Substance Use – Deception Versus Perception

Substance Use, Perception versus Deception

Whilst talking about the use of substances, interventions seem to be based on the client’s perception.

Let us explore perception and deception. The definition of perception is, “the way in which something is regarded, understood, or interpreted.” (Oxford University Press, 2018)

The definition of deception is, “the action of deceiving someone.” (Oxford University Press, 2018)

Could it be possible that at times, the worker can feed into the client’s interpretation of perception, and from there deliver an intervention in response to this?

A client may state that they use substances in order to manage the external world. This is not an unusual statement, but does it make sense? If they are using drugs in a problematic way, how can the drug use help them manage the external world? It is usually the case that at this stage of their use, they do the opposite and retreat from the external world. Evidence from working with drug users suggests that it is very difficult to have a problematic relationship with substances and engage in the external world on its terms. If this is the case, is this a perception or a deception?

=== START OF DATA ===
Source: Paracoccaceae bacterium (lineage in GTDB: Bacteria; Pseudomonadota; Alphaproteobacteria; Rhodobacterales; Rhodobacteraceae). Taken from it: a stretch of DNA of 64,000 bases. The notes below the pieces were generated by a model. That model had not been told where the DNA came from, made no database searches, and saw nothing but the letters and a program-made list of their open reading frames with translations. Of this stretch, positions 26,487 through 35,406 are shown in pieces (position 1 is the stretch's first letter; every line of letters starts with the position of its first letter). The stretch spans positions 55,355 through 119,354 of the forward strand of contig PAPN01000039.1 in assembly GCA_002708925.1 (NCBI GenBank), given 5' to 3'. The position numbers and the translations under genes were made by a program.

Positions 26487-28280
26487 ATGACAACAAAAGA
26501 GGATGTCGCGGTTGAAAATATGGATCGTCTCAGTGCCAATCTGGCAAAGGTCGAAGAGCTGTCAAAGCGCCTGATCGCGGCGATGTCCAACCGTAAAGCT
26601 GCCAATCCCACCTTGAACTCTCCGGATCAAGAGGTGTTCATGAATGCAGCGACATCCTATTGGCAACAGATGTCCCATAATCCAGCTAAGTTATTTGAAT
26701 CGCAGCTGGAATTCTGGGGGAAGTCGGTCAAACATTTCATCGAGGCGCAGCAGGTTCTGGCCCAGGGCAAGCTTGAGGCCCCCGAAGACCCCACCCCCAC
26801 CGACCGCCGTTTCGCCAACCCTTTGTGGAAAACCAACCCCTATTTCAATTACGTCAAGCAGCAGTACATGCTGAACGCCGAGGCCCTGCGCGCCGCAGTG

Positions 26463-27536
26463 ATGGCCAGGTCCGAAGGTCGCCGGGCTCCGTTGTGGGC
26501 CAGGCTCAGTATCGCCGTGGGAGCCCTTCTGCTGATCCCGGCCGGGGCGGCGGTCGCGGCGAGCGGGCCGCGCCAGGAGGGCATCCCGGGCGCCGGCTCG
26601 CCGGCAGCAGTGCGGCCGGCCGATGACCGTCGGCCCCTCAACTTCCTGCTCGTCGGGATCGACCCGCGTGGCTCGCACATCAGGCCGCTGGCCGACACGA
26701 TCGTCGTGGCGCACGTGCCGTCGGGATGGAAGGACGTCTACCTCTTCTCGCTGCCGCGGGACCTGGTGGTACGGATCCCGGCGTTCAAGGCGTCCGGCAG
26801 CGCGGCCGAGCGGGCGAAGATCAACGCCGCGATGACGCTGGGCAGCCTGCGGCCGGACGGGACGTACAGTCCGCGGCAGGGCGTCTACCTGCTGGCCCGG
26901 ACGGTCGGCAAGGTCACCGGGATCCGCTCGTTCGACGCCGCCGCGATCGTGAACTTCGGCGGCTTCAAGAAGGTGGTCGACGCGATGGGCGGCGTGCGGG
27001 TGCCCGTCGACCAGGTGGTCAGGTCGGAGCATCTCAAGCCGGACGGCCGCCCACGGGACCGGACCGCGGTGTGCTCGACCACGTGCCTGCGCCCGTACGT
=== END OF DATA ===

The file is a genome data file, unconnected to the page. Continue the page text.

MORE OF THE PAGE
A client says, “I don’t get anything out of using anymore, it just makes me feel normal.” That is a very interesting statement. When somebody consumes a substance, they do so to feel different than the norm. After many years of using they may feel abnormal when they have no substances in their system, but once they take the substance, they feel normal. If that’s the case, it contradicts that they get nothing out of consuming the substance. More than that, it is informing them that they do get something out of it, as the substance is changing the way they think, feel and behave. Is their perception true or is it a deception?

Another frequently heard statement is, “I hate using substances as it is ruining my life”. The evidence is, that it is ruining their life, so why do they keep returning to the same activity? They may stop for a year and then return again. Surely, they must be getting something out of it, especially if they are investing that amount of energy and time? On the occasions in which you see somebody under the influence, you can see the change in their personality. They may feel they have confidence. It may take the edge of bereavement or make their perception of the world seem more bearable.

At times, is it possible for the client to mistake a perception for their deception? That would allow them to go to a place of cognitive dissonance. While they are in this place, it creates a space to make way for a justification. This then removes the guilt from any type of pleasure or enjoyment they are going to receive. This may be different from ‘denial’ as it is calculated, and they are informed time and time again when their deception comes to light.

Christopher Robin
Founder & Managing Director

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